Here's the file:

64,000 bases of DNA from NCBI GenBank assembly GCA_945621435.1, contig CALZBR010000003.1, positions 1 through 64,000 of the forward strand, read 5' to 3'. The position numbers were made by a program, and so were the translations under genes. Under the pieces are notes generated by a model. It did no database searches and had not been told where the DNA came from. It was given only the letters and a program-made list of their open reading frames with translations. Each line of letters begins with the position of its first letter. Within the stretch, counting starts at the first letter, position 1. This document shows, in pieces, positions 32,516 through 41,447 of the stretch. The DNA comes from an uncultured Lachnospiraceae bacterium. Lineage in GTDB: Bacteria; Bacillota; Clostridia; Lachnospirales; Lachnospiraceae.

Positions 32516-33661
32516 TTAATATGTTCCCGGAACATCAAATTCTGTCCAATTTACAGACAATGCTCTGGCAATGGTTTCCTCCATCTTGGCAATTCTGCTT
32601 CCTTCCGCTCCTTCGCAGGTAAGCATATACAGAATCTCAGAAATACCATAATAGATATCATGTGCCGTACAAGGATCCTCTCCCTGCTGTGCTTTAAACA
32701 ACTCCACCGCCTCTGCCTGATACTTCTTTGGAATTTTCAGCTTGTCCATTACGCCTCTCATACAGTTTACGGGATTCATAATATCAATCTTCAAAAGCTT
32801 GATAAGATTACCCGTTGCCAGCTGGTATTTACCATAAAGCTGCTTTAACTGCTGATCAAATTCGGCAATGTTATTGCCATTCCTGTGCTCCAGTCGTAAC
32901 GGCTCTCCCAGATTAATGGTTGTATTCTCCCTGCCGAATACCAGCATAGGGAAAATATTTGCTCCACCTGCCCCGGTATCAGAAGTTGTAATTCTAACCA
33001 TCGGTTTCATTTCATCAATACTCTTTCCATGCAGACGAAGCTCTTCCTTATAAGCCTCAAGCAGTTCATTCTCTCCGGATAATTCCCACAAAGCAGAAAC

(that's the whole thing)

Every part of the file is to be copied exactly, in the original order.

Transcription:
64,000 bases of DNA from NCBI GenBank assembly GCA_945621435.1, contig CALZBR010000003.1, positions 1 through 64,000 of the forward strand, read 5' to 3'. The position numbers were made by a program, and so were the translations under genes. Under the pieces are notes generated by a model. It did no database searches and had not been told where the DNA came from. It was given only the letters and a program-made list of their open reading frames with translations. Each line of letters begins with the position of its first letter. Within the stretch, counting starts at the first letter, position 1. This document shows, in pieces, positions 32,516 through 41,447 of the stretch. The DNA comes from an uncultured Lachnospiraceae bacterium. Lineage in GTDB: Bacteria; Bacillota; Clostridia; Lachnospirales; Lachnospiraceae.

Positions 32516-33661
32516 TTAATATGTTCCCGGAACATCAAATTCTGTCCAATTTACAGACAATGCTCTGGCAATGGTTTCCTCCATCTTGGCAATTCTGCTT
32601 CCTTCCGCTCCTTCGCAGGTAAGCATATACAGAATCTCAGAAATACCATAATAGATATCATGTGCCGTACAAGGATCCTCTCCCTGCTGTGCTTTAAACA
32701 ACTCCACCGCCTCTGCCTGATACTTCTTTGGAATTTTCAGCTTGTCCATTACGCCTCTCATACAGTTTACGGGATTCATAATATCAATCTTCAAAAGCTT
32801 GATAAGATTACCCGTTGCCAGCTGGTATTTACCATAAAGCTGCTTTAACTGCTGATCAAATTCGGCAATGTTATTGCCATTCCTGTGCTCCAGTCGTAAC
32901 GGCTCTCCCAGATTAATGGTTGTATTCTCCCTGCCGAATACCAGCATAGGGAAAATATTTGCTCCACCTGCCCCGGTATCAGAAGTTGTAATTCTAACCA
33001 TCGGTTTCATTTCATCAATACTCTTTCCATGCAGACGAAGCTCTTCCTTATAAGCCTCAAGCAGTTCATTCTCTCCGGATAATTCCCACAAAGCAGAAAC